Such a small amount will not meet European needs for energy. In the long term, however, Azerbaijan will be able to provide more gas to Europe if it manages to increase the share of renewable energy sources for electricity production. Baku aims to turn Nagorno-Karabakh into a “green energy zone,” where foreign corporations, such as United Kingdom-based BP and United Arab Emirates-based Masdar, plan to build solar power plants. In addition, Saudi Arabian utility company Acwa Power is expected to build a 240-megawatt wind turbine farm in Azerbaijan, which should reduce the amount of gas the country currently uses.
In 2021, Azerbaijan increased its gas exports by nearly 40 percent, but the country is unlikely to ever replace Russia as Europe’s major energy supplier. Still, the growing demand for Azerbaijan’s gas will almost certainly have a positive impact on the country’s budget. Baku is expected to invest money in the construction of the Nakhchivan corridor, also known as Zangezur corridor, which seems to be a top priority for the Caucasus nation.
“We are already building 110 kilometers (68 miles) of the railway, and 124 kilometers (77 miles) of the highway in the region,” Mammadov said. “Our plan is to finish the construction by the end of 2023.”
Why is this transportation network so important for Azerbaijan? The Nakhchivan corridor will allow the energy-rich nation a land connection with its exclave, the Nakhchivan Autonomous Republic. At the same time, it will connect Azerbaijan with its ally, Turkey. The challenge, however, is 45 kilometers (28 miles) of the road will have to go through Armenian territory. Yerevan, unlike Baku, does not seem to be in a hurry to finish construction of the corridor, even though the railroad portion will connect Armenia with its ally, Russia, through Azerbaijan’s mainland. Yerevan, however, seems to be more interested in the construction of the North-South road corridor that will connect Armenia with Russia, through Georgia.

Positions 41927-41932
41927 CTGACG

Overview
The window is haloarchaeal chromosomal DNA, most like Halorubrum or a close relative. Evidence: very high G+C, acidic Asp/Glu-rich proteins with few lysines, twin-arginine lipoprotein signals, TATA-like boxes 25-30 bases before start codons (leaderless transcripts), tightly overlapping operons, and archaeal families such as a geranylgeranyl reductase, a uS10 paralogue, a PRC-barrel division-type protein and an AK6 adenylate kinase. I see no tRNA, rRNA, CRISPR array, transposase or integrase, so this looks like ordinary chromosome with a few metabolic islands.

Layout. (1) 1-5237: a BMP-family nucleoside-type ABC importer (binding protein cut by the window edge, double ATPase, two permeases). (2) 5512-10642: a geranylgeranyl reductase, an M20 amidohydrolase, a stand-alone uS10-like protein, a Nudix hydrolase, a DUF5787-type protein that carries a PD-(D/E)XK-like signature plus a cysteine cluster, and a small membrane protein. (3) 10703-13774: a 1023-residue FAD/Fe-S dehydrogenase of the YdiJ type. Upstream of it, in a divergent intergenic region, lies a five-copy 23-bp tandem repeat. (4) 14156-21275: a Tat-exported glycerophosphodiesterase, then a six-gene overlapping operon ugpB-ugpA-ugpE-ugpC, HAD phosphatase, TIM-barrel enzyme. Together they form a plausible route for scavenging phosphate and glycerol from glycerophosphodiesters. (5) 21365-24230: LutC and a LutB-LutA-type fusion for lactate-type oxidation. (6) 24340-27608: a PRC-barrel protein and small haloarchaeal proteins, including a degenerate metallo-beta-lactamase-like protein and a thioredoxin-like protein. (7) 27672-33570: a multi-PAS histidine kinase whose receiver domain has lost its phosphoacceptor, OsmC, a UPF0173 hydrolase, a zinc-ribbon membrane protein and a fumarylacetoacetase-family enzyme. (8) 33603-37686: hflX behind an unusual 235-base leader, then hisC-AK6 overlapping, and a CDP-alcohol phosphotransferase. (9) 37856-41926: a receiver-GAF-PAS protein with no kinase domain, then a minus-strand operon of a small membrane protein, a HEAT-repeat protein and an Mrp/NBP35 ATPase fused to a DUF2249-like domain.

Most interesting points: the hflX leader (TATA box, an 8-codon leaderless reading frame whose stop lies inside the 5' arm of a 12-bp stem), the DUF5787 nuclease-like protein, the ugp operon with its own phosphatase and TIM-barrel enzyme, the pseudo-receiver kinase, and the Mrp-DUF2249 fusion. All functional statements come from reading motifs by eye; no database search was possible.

Georgia did not impose sanctions on Russia, even though the two nations fought a brief war in 2008. That is why the Kremlin does not see the former Soviet republic as an “enemy country,” which leaves room for normalization of relations between Moscow and Tbilisi. In the long-term, such a development would be beneficial for Armenia, given it would secure a land connection with Russia.
Although Moscow reportedly supports the project, and is actively dealing with issues on unblocking transport links in the region, it is not very probable Yerevan will complete the construction of its section of the corridor any time soon, if it all. Quite aware of that, Azerbaijan reportedly decided to bypass Armenia and connect its main territory with Nakhchivan via Iran. On March 11, Baku and Tehran signed a Memorandum of Understanding on establishing communication links in the region. Indeed, such a move could create a new geopolitical reality in the Caucasus.
But as long as the Russia-Ukraine conflict goes on, the final implementation of all the deals in the region will likely remain on hold. For the time being, both Azerbaijan and Armenia are expected to preserve good relations with Moscow, hoping the war in Ukraine will not spill over into the South Caucasus, an area the Kremlin sees at its “near abroad.”
Nikola Mikovic is a Serbia-based contributor to CGTN, Global Comment, Byline Times, Informed Comment, and World Geostrategic Insights, among other publications. He is a geopolitical analyst for KJ Reports and Enquire.